Taking Your Pet to The Veterinarian and Beyond
As pet parents, we always care for our pets. Most of us need to take our pet on trips with us, at least once in a while. And every pet is going to have to visit a veterinarian on a regular basis.
Here are some tips to help keep trips with your beloved pet safe and comfortable:
Tip 1: Use Some Restraints
People today recognize that wearing seat belt saves lives. Your pet need to be kept safe during car rides as well. One option is a crate. Choose a crate that is designed for transporting pets and sized properly for your pet. And make sure your strap or tie it securely so the crate won’t bounce or slide around if you have to stop suddenly or encounter some other incident.
You can also find special doggy seat belts or seat belts for cats. There are typically harnesses that attach to the car seat belt. If you do try a harness, introduce it to your pet in a relaxed way, giving him lots of treats and petting so that he associates the harness with rewards.
Tip 2: No Pet in the Window
If you take a dog to the vet, you will see how a dog love to stick their heads out the window and smell the air as they rush by. Though it's sad to deprive them of this enjoyment, many dogs are injured when road debris or insects fly into their eyes, nostrils or windpipe. They can also become ill by having cold air forced into their lungs. What’s more, dogs have accidentally strangulated themselves by stepping on the electric window control.
So keep your pet inside, and take frequent breaks in the trip. Give him some water or potty breaks, walk him outside fresh air and let him stretch his legs just like yours do. Then your pet will be more obedient in the car trip.
Tip 3: Care about Your Pet in Case of Car Sick
Some people get car sick; so do some animals. If this sounds like your pet, give him a light meal a few hours before you leave and feed him minimally during the drive. Offer him small amounts of water periodically in the hours before the trip. If you can, take along ice cubes, which are easier on your pet than gulping down large amounts of water. (They'll also keep him busy.) If your pet isn't accustomed to car travel or to a carrier, break him in gradually, well in advance of the trip, by taking short trips and using lots of praise.
Tip 4: Consider the Temperature
Your pet can't tell you if he's feeling hot or cold, so be aware of the temperature. If the humans are wearing jackets, perhaps your pet would appreciate a blanket, too. In warm weather, open a window or raise the air conditioning to prevent overheating or dehydration. (Direct sun can be even harder on dark-colored dogs, so consider sunshades if your windows aren't tinted.) Bear in mind that while there are vents for the heat or A/C in the front of the car, there may not be any in the back.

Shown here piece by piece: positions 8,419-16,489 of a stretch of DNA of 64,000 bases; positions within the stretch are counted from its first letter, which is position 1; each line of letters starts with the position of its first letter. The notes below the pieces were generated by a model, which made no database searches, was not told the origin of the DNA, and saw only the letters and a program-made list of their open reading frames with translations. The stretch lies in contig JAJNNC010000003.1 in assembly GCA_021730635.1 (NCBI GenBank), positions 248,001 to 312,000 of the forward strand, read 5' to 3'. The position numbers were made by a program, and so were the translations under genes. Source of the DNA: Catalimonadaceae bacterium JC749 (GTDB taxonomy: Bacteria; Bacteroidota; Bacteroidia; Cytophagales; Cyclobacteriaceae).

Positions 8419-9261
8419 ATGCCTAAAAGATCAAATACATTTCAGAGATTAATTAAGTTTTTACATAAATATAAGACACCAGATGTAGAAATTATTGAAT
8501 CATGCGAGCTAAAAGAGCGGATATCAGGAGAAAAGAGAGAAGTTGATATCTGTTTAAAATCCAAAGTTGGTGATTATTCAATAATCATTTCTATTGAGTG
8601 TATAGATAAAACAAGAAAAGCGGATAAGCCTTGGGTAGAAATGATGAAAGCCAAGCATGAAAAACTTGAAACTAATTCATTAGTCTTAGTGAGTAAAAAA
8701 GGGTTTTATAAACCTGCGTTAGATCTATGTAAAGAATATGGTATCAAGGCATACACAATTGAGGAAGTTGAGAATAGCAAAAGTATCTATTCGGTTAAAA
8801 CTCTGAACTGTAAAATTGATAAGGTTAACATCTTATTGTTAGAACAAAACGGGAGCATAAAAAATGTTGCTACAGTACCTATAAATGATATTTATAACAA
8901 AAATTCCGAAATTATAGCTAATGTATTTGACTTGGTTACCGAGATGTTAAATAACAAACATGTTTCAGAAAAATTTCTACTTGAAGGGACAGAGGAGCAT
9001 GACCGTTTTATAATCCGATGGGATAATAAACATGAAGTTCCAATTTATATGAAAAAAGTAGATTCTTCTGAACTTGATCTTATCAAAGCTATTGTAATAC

Never leave your pet — or child — alone in the car. In the summer, the car's internal temperature can rise to fatal levels very quickly, even with the windows ajar. If you need to run into a store or stop for a bite to eat, take your pet with you if possible. If not, ask a travel companion to walk your pet or remain with the pet in the car while you attend to business. This also prevents pet-napping. It's rare, but it happens.
Tip 5: Make the Car A Happy Place
Make sure your pet associates car trips with good things. For example, if your pet typically only goes in the car for reasons he considers negative (like trips to the vet or groomer), then he may feel uneasy about being in a vehicle. Remedy this by taking him for short rides that end with a happy destination, like a trip to the dog park for a game of Frisbee. Extend the trips over a few weeks until he gets more comfortable in the car.
Tip 6: Tag Your Pet
Your pet should always have a sturdy collar with home address and telephone number on a tag. To protect him while traveling, tape your local contact information or your cell phone number onto the tag before leaving, or get a second tag. Many pets today also have a microchip implanted under their skin as a form of permanent ID; it can be read with a special scanner. Also carry a current photograph of your dog that can be copied, to make it easier for others to recognize and return him if he gets lost.
Tip 7: Make the Positive Outweigh the Negative on Vet Trips
Veterinarians and their staff poke and prod. They deliver vaccinations and sometimes oral medications. They expect pets to do things, like stand on high metal tables, which may seem strange or upsetting.
Your job is to make sure lots of nice things happen, too. What does your pet find most rewarding ? Find ways to incorporate rewarding experiences into your vet visits. Bring along some treats, feed them to your pet throughout the visit. You might also want to have the veterinary staff offer treats as well. That way, the pet will associate trips to the vet with positive, instead of negative experiences.
Tip 8: Get Your Pet Used to Being Handled
Give your pet plenty of at-home practice being handled the way veterinary professionals handle pets. Pretend you’re giving him an examination. Touch and hold your pet’s feet. Look in his ears.
Combine your “exam” with lots of petting and treats so that your pet learns that being handled that way is fun and pleasant.
Tip 9: Don’t be Afraid to Switch Vets
Veterinarians are human. Each handles their canine patients a little differently. Not every pet is going to do well with a given vet.
You are your pet’s protector and advocate. If you suspect your vet isn’t a good match for your pet, find a new vet who is able to make exams a more positive experience for your pet.